The chancellor is likely to find it impossible to balance the books in the years ahead without increasing taxes or cutting spending, the Office for Budget Responsibility (OBR) has warned.
The OBR said the public finances were “on an unsustainable path”.
It blamed increased spending on the NHS and state pensions in particular, which is likely to grow faster than the economy as a whole, it said.
And public sector debt could increase from 82% of GDP to 234% by 2066-67.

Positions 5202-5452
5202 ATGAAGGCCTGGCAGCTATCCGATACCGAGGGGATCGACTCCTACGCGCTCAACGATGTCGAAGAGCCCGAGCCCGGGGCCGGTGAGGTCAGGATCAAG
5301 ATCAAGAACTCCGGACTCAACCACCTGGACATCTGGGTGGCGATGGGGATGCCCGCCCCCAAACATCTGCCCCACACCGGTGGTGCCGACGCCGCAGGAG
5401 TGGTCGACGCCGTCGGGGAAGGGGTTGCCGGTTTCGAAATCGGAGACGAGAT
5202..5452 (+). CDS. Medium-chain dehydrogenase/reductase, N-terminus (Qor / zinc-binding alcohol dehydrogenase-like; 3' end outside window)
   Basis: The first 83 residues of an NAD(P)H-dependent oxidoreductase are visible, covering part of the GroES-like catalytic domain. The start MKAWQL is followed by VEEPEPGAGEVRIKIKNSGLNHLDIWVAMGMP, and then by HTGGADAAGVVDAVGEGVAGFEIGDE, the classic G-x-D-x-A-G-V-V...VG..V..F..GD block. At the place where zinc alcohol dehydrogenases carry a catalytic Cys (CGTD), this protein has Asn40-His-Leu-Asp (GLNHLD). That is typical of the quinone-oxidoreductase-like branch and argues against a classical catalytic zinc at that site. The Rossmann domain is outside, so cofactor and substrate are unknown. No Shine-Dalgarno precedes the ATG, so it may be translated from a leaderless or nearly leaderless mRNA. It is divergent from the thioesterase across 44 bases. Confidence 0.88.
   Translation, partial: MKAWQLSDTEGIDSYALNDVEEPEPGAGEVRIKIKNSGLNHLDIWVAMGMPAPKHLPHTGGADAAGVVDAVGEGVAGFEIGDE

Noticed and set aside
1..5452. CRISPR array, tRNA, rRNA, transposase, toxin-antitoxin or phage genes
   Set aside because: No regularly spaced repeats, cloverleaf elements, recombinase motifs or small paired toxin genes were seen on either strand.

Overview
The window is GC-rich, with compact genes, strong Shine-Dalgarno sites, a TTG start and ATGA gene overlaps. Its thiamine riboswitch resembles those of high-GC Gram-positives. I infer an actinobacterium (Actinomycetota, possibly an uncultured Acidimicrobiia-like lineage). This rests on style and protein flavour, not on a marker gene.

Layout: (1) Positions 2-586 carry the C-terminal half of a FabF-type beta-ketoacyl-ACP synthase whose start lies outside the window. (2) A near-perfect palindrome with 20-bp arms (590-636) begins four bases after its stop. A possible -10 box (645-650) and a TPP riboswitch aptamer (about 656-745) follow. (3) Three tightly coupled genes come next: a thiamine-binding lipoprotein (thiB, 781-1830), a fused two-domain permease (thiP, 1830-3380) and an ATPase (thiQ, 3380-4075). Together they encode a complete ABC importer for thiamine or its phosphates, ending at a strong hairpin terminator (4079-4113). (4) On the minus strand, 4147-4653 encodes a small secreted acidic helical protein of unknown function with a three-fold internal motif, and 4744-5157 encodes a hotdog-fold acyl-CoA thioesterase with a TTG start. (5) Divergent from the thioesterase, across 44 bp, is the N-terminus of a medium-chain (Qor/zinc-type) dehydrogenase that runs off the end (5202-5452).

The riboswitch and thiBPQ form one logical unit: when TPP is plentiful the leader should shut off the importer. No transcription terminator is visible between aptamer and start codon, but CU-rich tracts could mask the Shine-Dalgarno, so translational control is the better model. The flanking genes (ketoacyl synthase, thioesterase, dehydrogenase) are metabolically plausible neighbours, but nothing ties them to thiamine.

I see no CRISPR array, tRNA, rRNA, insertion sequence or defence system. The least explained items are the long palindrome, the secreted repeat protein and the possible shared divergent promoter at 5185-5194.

That is based on an estimate that public sector borrowing would rise from 0.7% of GDP in 2021-22 to 16.6% by 2066-67.
The estimates came in its latest fiscal sustainability report.
Rather than moving into surplus, the budget deficit is also likely to get worse, the OBR said, rising from 0.7% of GDP in 2021-22, to 1.8% by the end of the next parliament.
The previous chancellor, George Osborne, had planned to balance the books by the end of this parliament.
However his successor, Philip Hammond, extended that deadline.
In the Autumn Statement he said he expected the deficit to be 2% of GDP by 2020-21, allowing him an extra £56bn of borrowing.